==> [:a :b :c]

There's also real-time stream analysis with query-stream.

Here's something showing you how you can sample the stream to get count of changes over 'period' values read:

(s/stream->seq 
  (->> my-seq
       (map #(hash-map :timestamp %1 :value %2) (range))
       (query-stream (n/group-by identity n/rate) 
                     {:value :value :timestamp :timestamp :period 3})))
==> ({:timestamp 3, :value {:a 2, :b 1}} {:timestamp 6, :value {:b 3}} {:timestamp 9, :value {:a 1, :b 1, :c 1}} {:timestamp 12, :value {:c 1}})

The result is a sequence of changes every 3 items (period 3), with the appropriate timestamp.

You can also write custom stream aggregators, which would probably be how you go about accumulating the values in the stream above. I had a quick go with these, and failed abysmally to get it working (only on my lunch break at moment), but this works in its place:

(defn lazy-value-accum
  ([s] (lazy-value-accum s {}))
  ([s m]
   (when-not (empty? s)
     (lazy-seq
      (let [new-map (merge-with + m (:value (first s)))]
        (cons new-map
              (lazy-value-accum (rest s) new-map))))))


(lazy-value-accum
  (s/stream->seq 
    (->> my-seq
         (map #(hash-map :timestamp %1 :value %2) (range))
         (query-stream (n/group-by identity n/rate) 
                       {:value :value :timestamp :timestamp :period 3}))))
==> ({:a 2, :b 1} {:a 2, :b 4} {:a 3, :b 5, :c 1} {:a 3, :b 5, :c 2})

which shows a gradually accumulating count of each value after every period samples, which can be read lazily.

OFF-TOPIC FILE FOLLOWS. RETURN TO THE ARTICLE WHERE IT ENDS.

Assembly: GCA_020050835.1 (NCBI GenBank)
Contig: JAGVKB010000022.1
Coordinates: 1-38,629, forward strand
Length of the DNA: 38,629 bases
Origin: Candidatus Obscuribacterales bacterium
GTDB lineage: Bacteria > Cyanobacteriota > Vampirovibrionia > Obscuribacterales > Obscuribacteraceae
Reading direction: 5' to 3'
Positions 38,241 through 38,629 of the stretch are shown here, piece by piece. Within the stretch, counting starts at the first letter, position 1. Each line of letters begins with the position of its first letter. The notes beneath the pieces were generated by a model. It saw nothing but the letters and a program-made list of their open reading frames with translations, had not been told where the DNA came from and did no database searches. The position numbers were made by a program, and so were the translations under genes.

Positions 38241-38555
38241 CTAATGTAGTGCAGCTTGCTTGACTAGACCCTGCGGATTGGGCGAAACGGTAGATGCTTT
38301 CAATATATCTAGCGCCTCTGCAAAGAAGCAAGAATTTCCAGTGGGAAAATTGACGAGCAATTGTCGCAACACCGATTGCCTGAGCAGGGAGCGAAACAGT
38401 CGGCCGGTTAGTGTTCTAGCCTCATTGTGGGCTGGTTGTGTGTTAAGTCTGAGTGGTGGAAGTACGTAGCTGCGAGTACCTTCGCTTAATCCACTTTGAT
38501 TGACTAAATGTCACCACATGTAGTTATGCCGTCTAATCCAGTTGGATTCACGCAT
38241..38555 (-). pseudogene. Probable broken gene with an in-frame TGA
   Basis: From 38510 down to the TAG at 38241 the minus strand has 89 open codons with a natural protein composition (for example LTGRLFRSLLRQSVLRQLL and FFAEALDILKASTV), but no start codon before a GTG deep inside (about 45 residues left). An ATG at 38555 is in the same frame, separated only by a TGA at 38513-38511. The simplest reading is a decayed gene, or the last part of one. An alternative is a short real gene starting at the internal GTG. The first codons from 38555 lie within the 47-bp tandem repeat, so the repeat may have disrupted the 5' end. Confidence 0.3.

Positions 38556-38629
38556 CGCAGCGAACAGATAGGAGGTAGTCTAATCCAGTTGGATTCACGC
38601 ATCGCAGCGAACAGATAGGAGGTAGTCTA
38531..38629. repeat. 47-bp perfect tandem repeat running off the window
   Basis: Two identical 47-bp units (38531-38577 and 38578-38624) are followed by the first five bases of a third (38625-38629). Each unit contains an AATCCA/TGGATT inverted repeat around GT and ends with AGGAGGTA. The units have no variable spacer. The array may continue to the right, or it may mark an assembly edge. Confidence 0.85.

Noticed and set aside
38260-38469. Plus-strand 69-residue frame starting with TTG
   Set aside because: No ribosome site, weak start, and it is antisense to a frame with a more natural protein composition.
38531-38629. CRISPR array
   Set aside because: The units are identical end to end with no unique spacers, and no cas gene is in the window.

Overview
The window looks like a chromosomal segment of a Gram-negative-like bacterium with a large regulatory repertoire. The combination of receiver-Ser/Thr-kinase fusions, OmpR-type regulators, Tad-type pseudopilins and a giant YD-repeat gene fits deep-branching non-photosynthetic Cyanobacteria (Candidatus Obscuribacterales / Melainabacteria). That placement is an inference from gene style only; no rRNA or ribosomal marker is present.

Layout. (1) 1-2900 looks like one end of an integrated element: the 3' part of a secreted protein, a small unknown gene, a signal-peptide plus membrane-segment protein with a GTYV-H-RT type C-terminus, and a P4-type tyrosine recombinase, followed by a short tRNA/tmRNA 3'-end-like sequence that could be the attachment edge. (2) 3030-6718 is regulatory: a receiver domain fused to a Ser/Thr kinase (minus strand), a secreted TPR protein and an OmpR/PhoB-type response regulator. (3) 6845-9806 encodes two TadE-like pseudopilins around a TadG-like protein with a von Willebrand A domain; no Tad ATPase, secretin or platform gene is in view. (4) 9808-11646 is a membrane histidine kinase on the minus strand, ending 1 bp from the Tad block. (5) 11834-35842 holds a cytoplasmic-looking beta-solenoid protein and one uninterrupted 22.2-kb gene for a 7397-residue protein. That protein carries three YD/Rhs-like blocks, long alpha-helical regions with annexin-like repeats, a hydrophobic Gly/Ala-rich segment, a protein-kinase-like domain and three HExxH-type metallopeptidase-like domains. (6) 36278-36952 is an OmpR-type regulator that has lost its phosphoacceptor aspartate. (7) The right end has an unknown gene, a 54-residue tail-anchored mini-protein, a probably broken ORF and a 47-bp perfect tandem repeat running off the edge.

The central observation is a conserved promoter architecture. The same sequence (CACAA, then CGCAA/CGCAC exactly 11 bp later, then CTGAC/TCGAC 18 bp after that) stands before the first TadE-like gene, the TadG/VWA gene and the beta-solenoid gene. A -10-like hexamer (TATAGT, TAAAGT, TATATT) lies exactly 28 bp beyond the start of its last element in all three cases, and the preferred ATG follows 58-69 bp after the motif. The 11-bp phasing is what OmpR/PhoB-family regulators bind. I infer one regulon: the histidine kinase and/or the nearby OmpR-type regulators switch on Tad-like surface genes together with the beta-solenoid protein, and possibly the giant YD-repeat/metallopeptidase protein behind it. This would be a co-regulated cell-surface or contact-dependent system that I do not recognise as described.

• Thanks very much! I'll have a good look at that. I'm avoiding parallelism because this process itself many times in a pmap (although it may be that running the outer loop sequentially and having parallel operations inside may be better). – Joe Oct 12 '15 at 15:46
  • The stream aggregators allow for parallelisation by providing hooks to merge data from multiple threads, if that's how they are being aggregated. – Mark Fisher Oct 12 '15 at 19:37
  • i've update my answer with more information – Mark Fisher Oct 13 '15 at 8:16
  • Thanks for your effort. I've not had time to fully concentrate on it, might be a few days. – Joe Oct 13 '15 at 10:21
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what about using partition-all to produce a lazy list of partitions of maximum size n, apply frequencies on each partition, merge them and then filter final map?

(defn lazy-count-and-filter
  [coll n threshold]
  (filter #(< threshold (val %))
          (apply (partial merge-with +) 
                 (map frequencies 
                      (partition-all n coll)))))

ex:

(lazy-count-and-filter [:a :c :b :c :a :d :a] 2 1)
==> ([:a 3] [:c 2])
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If you're looking to speed up the work on a single node, consider reducers or core.async, as this blog post illustrates.

If this is a very large dataset, and this operation is needed frequently, and you have resources to have a multi-node cluster, you could consider setting up either Storm or Onyx.

Realistically, it sounds like reducers will give you the most benefit for the least amount of work. With all the options that I've listed, the solutions that are more powerful/flexible/faster require more time upfront to understand. In order of simplest to most powerful, they are reducers, core.async, Storm, Onyx.